Reporter's Notebook: Falling in Love for the First Time
Air Date: Week of April 17, 1998
Producer Richard Schiffman remembers seeing the new NASA photos of earth from space when he was just ten years old back at the end of the 1960’s. As he tells us in this reporters' notebook, those images forever changed the way he views his world.
CURWOOD: Producer Richard Schiffman remembers seeing those early NASA photos from space when he was just 10 years old. As he tells us in his reporter's notebook, those images forever changed the way he views his world.
(Spacecraft communications: "Cabin pressure is holding at 5.5. Cabin pressure is holding at 5.5...")
SCHIFFMAN: I'll never forget the thrill of it. The Mercury rocket ship teetering on a swelling ball of smoke and flame for a tense moment, then soaring in a bright arc over the Atlantic. It wasn't really the technological feat of leaving Earth that impressed me back then, but what the astronauts saw when they looked back.
ASTRONAUT [GLENN?]: What a beautiful view. Cloud cover over Florida, 3 to 4 tenths near the eastern coast...
SCHIFFMAN: The spacecraft beamed down pictures: the coast of Baja California glistening in the morning sun. The dunes of the Sahara undulating, rose- colored waves a thousand miles long. The Yangtze delta fat, green, and laced with clouds. Nothing strange. Just the well-known features of a planet: deserts, mountains, whirlpools of storm blossoming like white flowers. But it wasn't what I saw in those first photographs of Earth from space that impressed me the most. It's what I felt.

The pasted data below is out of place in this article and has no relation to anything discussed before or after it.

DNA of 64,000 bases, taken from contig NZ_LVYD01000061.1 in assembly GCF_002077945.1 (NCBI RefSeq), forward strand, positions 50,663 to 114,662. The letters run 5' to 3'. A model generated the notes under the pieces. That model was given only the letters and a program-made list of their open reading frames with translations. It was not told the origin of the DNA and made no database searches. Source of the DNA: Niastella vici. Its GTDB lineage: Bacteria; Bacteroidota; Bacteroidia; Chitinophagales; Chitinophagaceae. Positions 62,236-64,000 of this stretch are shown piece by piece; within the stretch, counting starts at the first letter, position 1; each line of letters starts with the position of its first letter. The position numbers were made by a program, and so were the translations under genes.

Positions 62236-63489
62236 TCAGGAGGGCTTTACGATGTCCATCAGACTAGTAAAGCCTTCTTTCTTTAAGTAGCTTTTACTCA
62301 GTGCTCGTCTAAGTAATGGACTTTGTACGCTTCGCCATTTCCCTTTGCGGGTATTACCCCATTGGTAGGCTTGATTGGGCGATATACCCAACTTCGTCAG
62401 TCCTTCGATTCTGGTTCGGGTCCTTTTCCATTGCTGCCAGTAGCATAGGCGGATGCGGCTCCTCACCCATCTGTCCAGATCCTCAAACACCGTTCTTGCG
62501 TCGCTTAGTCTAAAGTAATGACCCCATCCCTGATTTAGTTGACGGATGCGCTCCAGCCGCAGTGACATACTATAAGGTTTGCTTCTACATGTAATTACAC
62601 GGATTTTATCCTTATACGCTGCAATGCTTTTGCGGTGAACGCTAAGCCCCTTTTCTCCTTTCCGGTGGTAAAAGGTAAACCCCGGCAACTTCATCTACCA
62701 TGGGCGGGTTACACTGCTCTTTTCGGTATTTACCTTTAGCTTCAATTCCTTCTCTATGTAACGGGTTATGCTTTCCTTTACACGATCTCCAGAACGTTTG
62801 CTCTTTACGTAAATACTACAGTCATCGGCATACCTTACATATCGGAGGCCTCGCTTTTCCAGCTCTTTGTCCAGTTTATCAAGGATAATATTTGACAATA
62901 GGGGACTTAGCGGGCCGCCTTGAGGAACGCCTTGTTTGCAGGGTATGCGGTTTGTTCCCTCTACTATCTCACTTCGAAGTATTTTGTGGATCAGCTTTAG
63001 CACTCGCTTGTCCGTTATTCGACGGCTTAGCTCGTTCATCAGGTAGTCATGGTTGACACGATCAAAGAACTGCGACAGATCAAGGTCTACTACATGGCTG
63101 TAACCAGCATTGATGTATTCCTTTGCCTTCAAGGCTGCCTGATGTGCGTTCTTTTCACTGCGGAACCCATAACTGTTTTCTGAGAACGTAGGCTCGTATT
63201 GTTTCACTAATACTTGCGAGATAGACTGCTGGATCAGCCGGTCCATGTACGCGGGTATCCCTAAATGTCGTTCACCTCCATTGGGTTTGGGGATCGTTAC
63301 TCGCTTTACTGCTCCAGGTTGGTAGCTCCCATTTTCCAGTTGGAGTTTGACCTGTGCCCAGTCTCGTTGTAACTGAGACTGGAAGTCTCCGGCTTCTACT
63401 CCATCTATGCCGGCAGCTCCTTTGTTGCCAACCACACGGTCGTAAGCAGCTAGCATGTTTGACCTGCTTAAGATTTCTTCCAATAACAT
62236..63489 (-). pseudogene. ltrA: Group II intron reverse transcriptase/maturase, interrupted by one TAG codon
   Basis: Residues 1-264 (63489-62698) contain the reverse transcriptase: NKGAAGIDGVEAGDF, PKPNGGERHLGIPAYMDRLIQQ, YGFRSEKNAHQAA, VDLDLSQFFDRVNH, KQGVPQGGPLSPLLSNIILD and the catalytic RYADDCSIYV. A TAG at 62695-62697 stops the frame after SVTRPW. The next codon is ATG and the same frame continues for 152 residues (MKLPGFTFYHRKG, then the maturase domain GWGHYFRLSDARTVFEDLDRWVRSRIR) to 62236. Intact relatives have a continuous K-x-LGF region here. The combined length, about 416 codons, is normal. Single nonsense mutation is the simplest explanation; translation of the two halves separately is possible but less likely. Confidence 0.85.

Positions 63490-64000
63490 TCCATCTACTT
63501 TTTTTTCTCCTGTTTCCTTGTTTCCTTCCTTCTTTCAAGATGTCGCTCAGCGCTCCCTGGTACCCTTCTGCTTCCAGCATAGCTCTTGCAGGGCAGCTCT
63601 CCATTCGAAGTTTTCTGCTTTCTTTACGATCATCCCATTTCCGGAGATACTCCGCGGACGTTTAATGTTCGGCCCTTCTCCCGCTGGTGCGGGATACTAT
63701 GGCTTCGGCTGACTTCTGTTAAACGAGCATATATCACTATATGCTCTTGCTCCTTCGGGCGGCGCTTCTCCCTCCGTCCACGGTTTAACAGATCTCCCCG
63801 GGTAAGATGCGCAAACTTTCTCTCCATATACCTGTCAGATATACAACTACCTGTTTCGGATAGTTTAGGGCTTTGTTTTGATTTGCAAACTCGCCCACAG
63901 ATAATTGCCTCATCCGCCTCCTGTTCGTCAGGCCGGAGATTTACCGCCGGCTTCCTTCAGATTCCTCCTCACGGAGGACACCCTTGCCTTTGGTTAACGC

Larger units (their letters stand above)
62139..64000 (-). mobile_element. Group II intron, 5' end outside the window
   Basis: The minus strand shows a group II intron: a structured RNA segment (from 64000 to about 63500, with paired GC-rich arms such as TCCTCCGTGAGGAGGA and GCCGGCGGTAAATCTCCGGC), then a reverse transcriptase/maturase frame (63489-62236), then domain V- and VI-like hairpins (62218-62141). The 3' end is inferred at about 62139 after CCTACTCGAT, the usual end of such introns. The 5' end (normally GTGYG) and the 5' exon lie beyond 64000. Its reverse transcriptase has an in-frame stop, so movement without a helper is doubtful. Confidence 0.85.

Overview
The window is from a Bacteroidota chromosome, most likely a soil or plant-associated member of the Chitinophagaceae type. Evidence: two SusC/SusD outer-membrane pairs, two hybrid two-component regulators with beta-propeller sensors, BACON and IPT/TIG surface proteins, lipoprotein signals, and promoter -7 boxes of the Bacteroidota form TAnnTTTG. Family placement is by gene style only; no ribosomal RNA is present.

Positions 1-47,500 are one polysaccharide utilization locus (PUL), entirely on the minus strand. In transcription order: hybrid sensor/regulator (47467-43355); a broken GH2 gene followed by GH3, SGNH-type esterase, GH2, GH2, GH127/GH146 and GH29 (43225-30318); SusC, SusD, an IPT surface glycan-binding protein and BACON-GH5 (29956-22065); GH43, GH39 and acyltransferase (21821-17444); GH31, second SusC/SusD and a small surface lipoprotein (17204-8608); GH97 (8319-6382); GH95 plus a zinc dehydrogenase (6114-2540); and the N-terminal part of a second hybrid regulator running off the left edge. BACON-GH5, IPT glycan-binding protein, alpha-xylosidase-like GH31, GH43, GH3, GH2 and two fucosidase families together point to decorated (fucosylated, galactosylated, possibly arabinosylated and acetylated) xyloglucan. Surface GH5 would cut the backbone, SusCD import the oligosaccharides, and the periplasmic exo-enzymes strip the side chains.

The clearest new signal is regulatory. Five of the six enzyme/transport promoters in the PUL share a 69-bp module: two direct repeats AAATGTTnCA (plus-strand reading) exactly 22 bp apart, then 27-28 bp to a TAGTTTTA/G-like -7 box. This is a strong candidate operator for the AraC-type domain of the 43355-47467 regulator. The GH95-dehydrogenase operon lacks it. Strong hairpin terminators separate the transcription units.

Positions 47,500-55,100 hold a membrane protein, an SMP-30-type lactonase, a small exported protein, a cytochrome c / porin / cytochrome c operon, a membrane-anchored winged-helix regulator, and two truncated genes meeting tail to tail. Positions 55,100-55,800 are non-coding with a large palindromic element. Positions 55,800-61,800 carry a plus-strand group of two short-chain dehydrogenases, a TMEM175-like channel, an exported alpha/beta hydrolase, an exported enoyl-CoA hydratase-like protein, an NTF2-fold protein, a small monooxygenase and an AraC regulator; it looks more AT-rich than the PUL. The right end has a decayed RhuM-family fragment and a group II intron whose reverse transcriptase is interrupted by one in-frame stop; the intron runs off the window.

ASTRONAUT: I still have some clouds visible below me. The sunset was beautiful; it went down very rapidly. I still have a brilliant blue band clear across the horizon, almost covering my whole window...
SCHIFFMAN: When I looked at those first images of the Earth from space, I fell in love for the first time. At the age of 10 I fell in love with the planet which lay so beautiful and so touchingly alone against the blackness of space. And not just beautiful, but palpably alive, fresh in every moment behind the shifting veil of clouds and seasons.
ARMSTRONG: That's one small step for man, one giant leap for mankind.
SCHIFFMAN: Since those first manned orbital flights in the 60s, we've traveled even further afield to the moon, and with unmanned probes to the outer planets and beyond. But however far we go, we found nothing quite so lovely as our Earth. When astronaut Neil Armstrong said that stepping onto the lunar surface was a great leap for mankind, he may have been right. But it wasn't the high-tech leap that dazzled me. It was the long view back home.
ASTRONAUT: The surface is fine and powdery. I can -- I can pick it up loosely with my [pail?]...
SCHIFFMAN: Another moon walker, Jim Irwin, carries to this day a marble in his pocket which he rolls occasionally between his fingers, to remind himself, he says, how small and fragile the Earth appeared from its closest neighbor. Now, like Jim Irwin, we all hold the fate of life between our fingers. The scientists and the politicians will doubtless continue to argue the merits of this or that environmental policy. But as Earth Day comes, I prefer to remember the larger picture: the view of Earth from space. So lovely. So vulnerable. And in our hands, even as we nestle in her broad hands called continents. Afloat on turquoise seas.
MAN: ... main chutes comes through loud and clear on the television display here...
SCHIFFMAN: For Living on Earth, I'm Richard Schiffman.
MAN: ... splashdown at this time.
MAN 2: ... another chair in the control room as we head to splashdown.
MAN: ... recognize what I have in my hand is the handle for the contingency sample return...
(Music up and under: "Spirit in the Sky")
CURWOOD: Thanks to NASA for use of their archive recordings from the early space flights. It's NPR's Living on Earth. I'm Steve Curwood.
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